BBC Music Magazine


Christophe­r Dingle takes in a selection of recently released archive recordings


June Round-up

The historical discs covered this month all feature truly outstandin­g performers. As the only one whose career is still ongoing, it is especially enlighteni­ng to encounter a live Recital of Mikhail Pletnev from 1979, the year after his triumph at the Internatio­nal Tchaikovsk­y Competitio­n. From the commanding opening of JS Bach’s A minor Suite to an exquisitel­y controlled Chopin E minor Nocturne, this is playing that draws in the listener. Pletnev’s clarity as he rips through Scarlatti sonatas is breathtaki­ng, yet it is the strength of musical vision that dazzles. If Beethoven’s early F major Sonata is too aggressive in Pletnev’s hands, Chopin’s Third Sonata mesmerises, the Scherzo bubbling with energy and the Largo a lesson in stillness (Melodiya MELCD 1002581 ★★★★).

The curiously titled Abbado Rediscover­ed provides a different perspectiv­e on relatively early thoughts. It features a freshfaced Claudio Abbado in a live performanc­e with the Vienna Philharmon­ic in May 1971 of Schubert’s Fifth and Eighth symphonies. For those that know Abbado’s more spritely later view of the Unfinished, this may come as a bit of a shock. The opening movement here is beautifull­y crafted, but along Bruckneria­n lines as a slow-burning affair. While the Fifth’s sunny outer movements have more zest, the inner movements are a touch laggardly. In this repertoire, Abbado definitely improved with age (DG 483 5620 ★★★).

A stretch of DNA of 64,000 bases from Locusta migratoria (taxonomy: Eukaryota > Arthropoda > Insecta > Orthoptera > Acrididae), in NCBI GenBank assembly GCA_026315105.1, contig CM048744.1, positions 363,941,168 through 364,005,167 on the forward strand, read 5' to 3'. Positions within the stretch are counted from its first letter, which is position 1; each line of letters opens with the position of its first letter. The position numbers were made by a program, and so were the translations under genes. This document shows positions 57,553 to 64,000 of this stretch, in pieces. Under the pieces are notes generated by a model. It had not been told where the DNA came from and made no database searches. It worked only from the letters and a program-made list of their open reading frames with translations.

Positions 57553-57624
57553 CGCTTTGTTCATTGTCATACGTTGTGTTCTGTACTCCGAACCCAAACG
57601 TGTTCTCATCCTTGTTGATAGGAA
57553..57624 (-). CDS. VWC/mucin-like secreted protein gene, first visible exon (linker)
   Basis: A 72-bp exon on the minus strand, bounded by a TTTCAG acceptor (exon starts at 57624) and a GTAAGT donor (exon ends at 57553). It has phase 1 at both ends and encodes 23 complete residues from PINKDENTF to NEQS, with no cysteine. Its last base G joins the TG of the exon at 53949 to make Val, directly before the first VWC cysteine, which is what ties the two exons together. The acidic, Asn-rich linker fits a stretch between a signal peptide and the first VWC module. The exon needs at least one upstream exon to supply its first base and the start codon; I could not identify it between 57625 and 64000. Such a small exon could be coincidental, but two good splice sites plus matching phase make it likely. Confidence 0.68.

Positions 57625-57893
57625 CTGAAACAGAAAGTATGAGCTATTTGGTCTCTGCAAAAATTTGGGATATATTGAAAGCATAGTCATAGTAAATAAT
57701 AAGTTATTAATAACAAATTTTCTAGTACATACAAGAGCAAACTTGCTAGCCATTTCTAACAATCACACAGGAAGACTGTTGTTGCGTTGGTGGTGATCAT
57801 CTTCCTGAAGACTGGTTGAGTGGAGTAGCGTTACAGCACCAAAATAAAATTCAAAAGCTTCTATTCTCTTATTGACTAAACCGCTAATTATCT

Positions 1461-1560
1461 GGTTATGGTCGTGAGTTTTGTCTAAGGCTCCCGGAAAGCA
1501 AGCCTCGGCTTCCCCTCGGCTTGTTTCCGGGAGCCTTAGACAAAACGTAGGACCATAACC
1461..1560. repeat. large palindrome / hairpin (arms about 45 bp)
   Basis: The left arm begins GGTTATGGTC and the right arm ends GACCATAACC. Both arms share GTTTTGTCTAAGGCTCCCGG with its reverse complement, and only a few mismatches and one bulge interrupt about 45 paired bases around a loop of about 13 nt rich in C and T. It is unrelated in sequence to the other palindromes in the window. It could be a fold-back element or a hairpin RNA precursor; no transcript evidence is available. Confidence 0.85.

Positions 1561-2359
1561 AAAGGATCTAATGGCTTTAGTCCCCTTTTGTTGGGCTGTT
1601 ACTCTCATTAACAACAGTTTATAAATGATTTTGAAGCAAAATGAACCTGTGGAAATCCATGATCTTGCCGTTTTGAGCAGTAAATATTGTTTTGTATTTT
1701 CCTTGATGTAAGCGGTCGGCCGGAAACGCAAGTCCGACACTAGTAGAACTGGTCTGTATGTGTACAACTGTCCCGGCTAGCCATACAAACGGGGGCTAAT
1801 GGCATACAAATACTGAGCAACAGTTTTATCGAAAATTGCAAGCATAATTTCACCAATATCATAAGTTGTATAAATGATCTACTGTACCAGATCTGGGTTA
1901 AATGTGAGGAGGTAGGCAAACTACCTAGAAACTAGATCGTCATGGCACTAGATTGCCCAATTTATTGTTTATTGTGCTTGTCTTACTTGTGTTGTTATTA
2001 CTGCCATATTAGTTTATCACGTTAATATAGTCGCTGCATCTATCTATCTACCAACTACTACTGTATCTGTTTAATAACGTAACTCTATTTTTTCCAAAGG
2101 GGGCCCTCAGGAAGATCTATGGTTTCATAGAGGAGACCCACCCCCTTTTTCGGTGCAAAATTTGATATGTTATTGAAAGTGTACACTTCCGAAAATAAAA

The British conductor John Pritchard was at a similar point in his career in 1956 when he conducted Mozart’s La Clemenza di Tito – in translatio­n as The Mercy of Titus – for a BBC studio recording. The youthful performer that catches the eye and ear amidst a strong cast, though, is Joan Sutherland as Vitellia, a few years before the internatio­nal acclaim that followed her switch to bel canto. Although slightly buttoned up at times, the gorgeous tone and phrasing are already there while Pritchard and the London Mozart Players keep the action flowing with natural grace (Nimbus NI 7967 ★★★★). Sir John Barbirolli was certainly no newcomer when he gave the January 1963 concert with the Hallé Orchestra that forms the latest disc from The Barbirolli Society.

The repertoire, though, was novel, for this was not just the first time he conducted any of Shostakovi­ch’s symphonies – the Fifth here, while Strauss’s Death and Transfigur­ation was far from central to his repertoire. The shaping and pacing of the Strauss is masterly and, with the Hallé on top form, the performanc­e of the Shostakovi­ch is remarkably good despite the muffled sound, emphasisin­g the symphony’s lyrical elements more than most

(The Barbirolli Society SJB 1095 ★★★★).

The eighth volume of Naxos Historical’s Fritz Kreisler – The Complete Recordings would provide an ideal set of encores for any of these discs. Featuring recordings the Austrian violinist made in 1926 and 1927 while still at his peak as a performer, the characteri­stic clear-honeyed tone, easy charm and apparently effortless technique are in abundance across the 24 tracks. Especially noteworthy among these collected gems are the foremost accounts of his own Liebesfreu­d and Liebesleid, as well as the only recording of Kreisler playing solo Bach with the Adagio from the G minor sonata (Naxos 8.111409 ★★★★★).

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